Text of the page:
“My goal is going to be quality not quantity, there’s better quality Legislation when the government brings it forward because they have access to drafters, they have given us access for amendments, but not for the writing of the bills so it’s a lot of work for our staff to do the research and put together private members bills. So my first choice would be to raise the issue with the government and only if I determine they are not interested would I go forward with a private member’s bill. What Andrew Weaver has done before is to bring forward legislation from other jurisdictions and that ensures it has the proper legal drafting, but that doesn’t mean that it’s completely applicable to BC . With this First Nations burials bill I knew there was already support within the NDP, I knew that the Premier and Maurine Karagianis had worked together for a long time on it and perhaps this might be a piece of legislation in honour of the work she’s done. She made a significant contribution to British Columbia and now that there’s an opportunity perhaps the government will do that. This was one piece I was comfortable bringing forward and there’s a lot of tools the government can use to perfect it, committees, consultation with First Nations etc. They may want to use this bill or they may want to craft another version of it and I’m fine with that.”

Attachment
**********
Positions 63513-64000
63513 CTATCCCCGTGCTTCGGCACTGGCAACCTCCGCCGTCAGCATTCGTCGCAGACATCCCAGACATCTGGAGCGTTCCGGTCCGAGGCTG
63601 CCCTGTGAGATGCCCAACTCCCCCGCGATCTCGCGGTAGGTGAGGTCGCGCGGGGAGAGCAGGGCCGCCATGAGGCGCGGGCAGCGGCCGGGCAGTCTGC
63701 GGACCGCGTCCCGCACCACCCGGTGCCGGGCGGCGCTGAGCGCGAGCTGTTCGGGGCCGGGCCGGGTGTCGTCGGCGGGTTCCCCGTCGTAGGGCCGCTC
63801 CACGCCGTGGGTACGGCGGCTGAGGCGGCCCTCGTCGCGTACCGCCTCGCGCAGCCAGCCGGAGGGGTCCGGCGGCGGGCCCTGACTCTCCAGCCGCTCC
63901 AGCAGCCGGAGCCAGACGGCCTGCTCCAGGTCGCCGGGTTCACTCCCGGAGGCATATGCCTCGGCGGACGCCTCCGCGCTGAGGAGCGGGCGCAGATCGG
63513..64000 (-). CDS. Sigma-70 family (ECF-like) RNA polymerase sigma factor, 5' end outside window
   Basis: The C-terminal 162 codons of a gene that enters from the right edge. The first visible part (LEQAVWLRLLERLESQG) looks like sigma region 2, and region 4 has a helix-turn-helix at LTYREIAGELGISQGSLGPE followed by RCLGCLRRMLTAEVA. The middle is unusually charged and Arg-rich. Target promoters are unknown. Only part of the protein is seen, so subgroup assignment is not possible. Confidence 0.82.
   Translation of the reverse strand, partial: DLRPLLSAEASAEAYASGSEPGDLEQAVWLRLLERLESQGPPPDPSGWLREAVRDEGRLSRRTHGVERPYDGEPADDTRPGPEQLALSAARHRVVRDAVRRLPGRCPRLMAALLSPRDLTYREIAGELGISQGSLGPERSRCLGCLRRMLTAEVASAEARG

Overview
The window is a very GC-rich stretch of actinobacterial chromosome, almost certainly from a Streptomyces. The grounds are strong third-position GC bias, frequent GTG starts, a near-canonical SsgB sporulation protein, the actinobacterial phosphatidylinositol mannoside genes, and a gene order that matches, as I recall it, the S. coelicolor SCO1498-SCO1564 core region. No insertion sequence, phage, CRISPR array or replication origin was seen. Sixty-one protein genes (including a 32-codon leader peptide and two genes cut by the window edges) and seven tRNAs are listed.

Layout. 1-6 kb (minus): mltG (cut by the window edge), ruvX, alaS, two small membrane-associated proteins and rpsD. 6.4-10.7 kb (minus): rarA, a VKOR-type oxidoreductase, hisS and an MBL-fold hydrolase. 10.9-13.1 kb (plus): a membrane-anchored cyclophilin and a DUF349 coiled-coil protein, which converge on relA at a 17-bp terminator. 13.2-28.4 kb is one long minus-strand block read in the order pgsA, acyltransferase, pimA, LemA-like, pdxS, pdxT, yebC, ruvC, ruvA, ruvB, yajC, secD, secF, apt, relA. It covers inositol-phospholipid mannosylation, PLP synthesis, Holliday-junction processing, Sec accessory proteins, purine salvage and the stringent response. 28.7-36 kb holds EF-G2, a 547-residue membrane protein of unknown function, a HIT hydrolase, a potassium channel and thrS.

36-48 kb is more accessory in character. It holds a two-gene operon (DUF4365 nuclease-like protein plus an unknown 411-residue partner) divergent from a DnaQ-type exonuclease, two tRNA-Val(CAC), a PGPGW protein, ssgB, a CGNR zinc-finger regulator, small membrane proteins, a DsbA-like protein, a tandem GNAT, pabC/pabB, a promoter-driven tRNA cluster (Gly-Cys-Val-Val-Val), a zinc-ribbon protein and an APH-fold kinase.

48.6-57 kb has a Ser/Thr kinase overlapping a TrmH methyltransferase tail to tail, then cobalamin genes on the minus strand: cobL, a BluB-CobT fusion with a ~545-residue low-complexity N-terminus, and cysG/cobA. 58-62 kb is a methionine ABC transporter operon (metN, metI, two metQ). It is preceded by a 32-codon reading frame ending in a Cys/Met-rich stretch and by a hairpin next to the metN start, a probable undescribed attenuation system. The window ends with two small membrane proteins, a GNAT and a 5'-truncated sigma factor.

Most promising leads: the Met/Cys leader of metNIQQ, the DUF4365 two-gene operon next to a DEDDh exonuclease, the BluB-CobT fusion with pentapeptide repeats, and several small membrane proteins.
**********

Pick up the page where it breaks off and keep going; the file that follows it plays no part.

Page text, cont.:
(In our January print issue)

SVO: You mentioned working together with the BC NDP. How often do you meet to discuss the issues?

“We meet almost every day formally and informally, but Sonia Fursteneau and I are on the Confidence and Supply working group with Finance Minister Carole James and Environment Minister George Heyman as well as our respective Chiefs of Staff. When we meet we have a very good conversation about the weeks past and weeks ahead.